Tighe cited current Council member Young and former Council member Chris Monzel as examples of candidates who had run to run multiple times before getting elected. After multiple failed bids for council, Young was appointed to a seat in 2010 to replace Laketa Cole. He was then elected the following year.
"If someone's able to recognize your name, and have a positive emotion associated with it, then you're golden," he said. "Running for office several times and getting your name out there among the electorate is advantageous for future campaigns. It's helpful with earning votes but it's also helpful in the building of a campaign."
Tighe went on to say that could be even more of a factor now that Cincinnati has reverted to two-year terms for city council.
There are also two former council members, Kevin Flynn and Jim Tarbell, who are running again this year after taking a few years away from Plum Street.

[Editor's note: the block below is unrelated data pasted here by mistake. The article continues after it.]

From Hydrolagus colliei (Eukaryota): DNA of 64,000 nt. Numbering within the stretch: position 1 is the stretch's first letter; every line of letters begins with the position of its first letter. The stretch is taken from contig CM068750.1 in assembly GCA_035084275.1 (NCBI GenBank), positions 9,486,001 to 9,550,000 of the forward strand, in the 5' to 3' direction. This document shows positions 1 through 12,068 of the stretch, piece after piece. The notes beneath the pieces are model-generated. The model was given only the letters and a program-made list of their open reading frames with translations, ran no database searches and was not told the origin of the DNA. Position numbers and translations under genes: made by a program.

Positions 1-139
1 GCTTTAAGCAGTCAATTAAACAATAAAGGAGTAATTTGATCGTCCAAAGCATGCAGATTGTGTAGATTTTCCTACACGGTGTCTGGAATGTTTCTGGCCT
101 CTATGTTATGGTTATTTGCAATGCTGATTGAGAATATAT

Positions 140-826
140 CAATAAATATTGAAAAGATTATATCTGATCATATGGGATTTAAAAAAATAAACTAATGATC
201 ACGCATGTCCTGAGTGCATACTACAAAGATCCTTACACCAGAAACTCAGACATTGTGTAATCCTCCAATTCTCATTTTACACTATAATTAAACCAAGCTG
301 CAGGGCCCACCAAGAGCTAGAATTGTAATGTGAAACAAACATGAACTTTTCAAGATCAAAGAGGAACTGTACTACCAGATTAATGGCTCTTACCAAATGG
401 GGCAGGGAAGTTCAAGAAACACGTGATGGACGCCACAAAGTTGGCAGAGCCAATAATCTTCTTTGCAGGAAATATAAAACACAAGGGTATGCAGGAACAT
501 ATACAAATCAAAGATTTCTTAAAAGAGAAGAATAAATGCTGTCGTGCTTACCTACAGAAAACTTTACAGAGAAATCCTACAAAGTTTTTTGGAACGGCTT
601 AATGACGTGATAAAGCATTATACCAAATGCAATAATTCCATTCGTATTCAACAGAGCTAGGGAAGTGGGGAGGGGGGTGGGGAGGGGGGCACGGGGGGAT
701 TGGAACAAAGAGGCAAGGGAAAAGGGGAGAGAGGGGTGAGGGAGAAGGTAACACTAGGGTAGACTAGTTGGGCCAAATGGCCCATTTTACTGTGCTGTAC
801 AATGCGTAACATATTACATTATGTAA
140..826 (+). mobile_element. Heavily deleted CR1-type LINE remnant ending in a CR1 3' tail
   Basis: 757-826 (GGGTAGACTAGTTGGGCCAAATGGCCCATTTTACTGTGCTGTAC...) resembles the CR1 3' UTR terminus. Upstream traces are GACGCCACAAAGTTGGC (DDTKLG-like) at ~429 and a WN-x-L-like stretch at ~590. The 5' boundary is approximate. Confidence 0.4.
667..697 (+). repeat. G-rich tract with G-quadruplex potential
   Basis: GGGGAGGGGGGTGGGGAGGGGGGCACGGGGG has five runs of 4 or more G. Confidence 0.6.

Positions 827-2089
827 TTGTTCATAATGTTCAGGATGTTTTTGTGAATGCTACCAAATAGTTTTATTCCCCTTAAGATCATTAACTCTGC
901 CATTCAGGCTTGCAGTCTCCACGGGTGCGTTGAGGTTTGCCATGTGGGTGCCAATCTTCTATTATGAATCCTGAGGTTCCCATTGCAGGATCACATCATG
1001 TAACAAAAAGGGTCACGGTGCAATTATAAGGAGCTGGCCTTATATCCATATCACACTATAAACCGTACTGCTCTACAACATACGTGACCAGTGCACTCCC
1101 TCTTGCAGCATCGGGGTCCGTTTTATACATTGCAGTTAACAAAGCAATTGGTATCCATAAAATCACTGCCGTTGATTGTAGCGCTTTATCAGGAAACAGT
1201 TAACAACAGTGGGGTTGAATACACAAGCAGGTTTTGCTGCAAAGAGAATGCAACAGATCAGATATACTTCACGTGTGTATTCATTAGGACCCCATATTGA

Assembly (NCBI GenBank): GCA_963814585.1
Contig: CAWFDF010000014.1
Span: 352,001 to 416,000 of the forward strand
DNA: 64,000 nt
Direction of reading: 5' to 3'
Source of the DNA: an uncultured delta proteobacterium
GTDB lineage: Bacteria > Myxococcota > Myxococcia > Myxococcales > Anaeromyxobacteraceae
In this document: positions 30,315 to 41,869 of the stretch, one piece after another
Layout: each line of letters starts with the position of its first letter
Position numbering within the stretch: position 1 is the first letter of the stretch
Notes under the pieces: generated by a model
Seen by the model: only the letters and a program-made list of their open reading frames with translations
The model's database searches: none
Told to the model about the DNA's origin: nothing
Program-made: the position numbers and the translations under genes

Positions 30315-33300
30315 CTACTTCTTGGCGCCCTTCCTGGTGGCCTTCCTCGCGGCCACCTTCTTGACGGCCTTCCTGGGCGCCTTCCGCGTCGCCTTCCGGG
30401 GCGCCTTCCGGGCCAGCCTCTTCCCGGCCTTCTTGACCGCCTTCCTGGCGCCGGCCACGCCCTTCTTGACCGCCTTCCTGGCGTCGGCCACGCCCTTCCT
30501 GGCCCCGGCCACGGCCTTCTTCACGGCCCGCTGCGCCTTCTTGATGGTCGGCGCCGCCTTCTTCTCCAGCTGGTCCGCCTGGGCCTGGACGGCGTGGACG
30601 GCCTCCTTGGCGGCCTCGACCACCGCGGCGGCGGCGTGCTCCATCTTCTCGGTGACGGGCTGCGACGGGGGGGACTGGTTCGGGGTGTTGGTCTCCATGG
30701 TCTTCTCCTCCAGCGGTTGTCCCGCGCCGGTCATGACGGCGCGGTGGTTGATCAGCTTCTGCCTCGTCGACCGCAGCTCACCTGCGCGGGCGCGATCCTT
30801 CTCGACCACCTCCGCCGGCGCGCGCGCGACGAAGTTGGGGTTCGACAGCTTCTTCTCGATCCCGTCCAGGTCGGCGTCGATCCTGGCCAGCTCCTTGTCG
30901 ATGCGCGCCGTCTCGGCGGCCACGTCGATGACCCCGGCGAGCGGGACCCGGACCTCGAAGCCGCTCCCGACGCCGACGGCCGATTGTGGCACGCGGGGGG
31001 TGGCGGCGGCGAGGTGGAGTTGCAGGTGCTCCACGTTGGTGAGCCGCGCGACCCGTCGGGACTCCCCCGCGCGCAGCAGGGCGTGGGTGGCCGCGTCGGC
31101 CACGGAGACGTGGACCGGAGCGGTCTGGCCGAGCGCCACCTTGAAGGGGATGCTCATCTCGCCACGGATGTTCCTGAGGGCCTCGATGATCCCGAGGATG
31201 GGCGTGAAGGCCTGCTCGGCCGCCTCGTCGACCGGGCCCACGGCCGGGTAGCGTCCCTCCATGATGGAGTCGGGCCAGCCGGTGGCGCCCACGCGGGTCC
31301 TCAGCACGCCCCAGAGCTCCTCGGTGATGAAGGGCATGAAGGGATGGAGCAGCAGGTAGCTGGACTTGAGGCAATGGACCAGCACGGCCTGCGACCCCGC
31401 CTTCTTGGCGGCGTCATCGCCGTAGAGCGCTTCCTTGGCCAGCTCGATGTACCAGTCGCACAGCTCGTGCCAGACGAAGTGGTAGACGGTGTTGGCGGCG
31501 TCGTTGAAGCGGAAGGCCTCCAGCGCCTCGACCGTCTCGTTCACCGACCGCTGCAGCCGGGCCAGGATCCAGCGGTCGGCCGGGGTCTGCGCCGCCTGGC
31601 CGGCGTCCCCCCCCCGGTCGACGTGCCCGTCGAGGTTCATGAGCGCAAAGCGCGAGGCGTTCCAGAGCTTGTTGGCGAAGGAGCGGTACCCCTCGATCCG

People who have held other offices or have public-facing jobs or pastimes that earn them on the news have a better shot as well.
There's a popular theory that having a common last name like "Smith" or "Johnson" can actually help a candidate get a few votes because their name sounds familiar.
That's not necessarily true, at least there's no way to prove it. And Tighe actually thinks the opposite is more likely anyhow.
"Aftab Pureval is a great example. He's someone with a unique name for Cincinnati, Ohio; he's not a 'Bill Smith.' But in his campaign for Clerk of Courts, he was able to build a positive brand around his unique name and now it resonates with voters."
Voting open in Ohio
Early voting is currently underway in Ohio. Voters can request an absentee ballot or vote in person at the Hamilton County Board of Elections.
Election Day is Tuesday, Nov. 2.